Often, when I write here, I am trying to tell you how I’m doing those things in my own small life. In the past year, that’s meant changing a lot of external things. I moved away from a city so that my life expenses are drastically cheaper and I can work less. I quit a career path that was requiring me to devote all my creativity and energy to a profoundly broken digital media ecosystem that I suspected was turning my brain into worms. I abruptly stopped caring about how successful I look to other people on the internet (hugely recommend). I realized that a spiritual practice is not an affectation to hide from the many evidence-based cynics I know, but rather the central frame I use to face these challenges day after day. Those steps have brought me to the point where I even have the energy to contemplate new system conditions, so to speak.
As talk turns to “returning to normal,” I remain kind of mystified. After all the last year has shown us, I’m amazed people want to return to the conditions that allowed this pandemic to unfold the way it did. We’ve just been given what science fiction writers call a new “structure of feeling.” We have to use it to get comfortable making the hard decisions that face us.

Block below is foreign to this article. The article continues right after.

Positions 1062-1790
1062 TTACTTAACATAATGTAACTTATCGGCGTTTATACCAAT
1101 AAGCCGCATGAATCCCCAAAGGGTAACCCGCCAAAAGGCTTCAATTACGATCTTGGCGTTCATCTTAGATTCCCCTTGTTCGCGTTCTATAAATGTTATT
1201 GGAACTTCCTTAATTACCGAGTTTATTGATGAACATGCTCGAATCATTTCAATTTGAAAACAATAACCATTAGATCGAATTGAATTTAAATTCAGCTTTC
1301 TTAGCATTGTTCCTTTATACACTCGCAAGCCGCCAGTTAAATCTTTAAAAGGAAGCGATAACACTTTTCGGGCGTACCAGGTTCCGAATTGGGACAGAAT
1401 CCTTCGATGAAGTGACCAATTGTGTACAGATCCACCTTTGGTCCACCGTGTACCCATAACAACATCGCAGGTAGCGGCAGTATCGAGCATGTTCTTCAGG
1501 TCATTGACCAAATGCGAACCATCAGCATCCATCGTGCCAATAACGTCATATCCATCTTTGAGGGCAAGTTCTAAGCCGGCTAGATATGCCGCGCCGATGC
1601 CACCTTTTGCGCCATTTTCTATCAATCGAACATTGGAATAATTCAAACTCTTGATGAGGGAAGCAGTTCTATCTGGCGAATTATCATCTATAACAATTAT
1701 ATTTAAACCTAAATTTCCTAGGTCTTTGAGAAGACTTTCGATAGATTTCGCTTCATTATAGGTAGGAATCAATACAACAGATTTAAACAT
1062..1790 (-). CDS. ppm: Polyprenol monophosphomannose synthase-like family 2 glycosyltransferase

Things I Wrote
When Hothouse, a solutions-focused climate newsletter, asked me if I had anything to say about how post-Covid travel will intersect climate, I took a big deep breath and said: Yes, I have a lot to say. As a person whose personal and professional life in the last ten years has largely been based on the idea that I can always get on a plane, writing this piece felt like writing a eulogy for a part of my life that’s over. I also talked about it on Monocle radio (52:45 mark).
The pandemic has led many people to realize why yoga has persisted as a practice for thousands of years: It is an endlessly adaptable companion to the spiritual and physical challenges of being alive. I wrote about elevating your at-home practice, and why it might just be more nourishing than practicing in a studio after all.
Things I Read
“Writers who succumb to shame scripts usually talk themselves out of writing.” This, from Thomas Page McBee, is some of the best writing advice I’ve ever read. [Medium]
“I found myself subconsciously looking for things that would piss me off…” Africa Brooke makes a radical case for divesting from the never-ending and always-shifting performance of being a woke liberal online. [Africa Brooke] (In addition, this book has helped me understand how we got here. Thanks to those of you who recommended after last month’s edition.)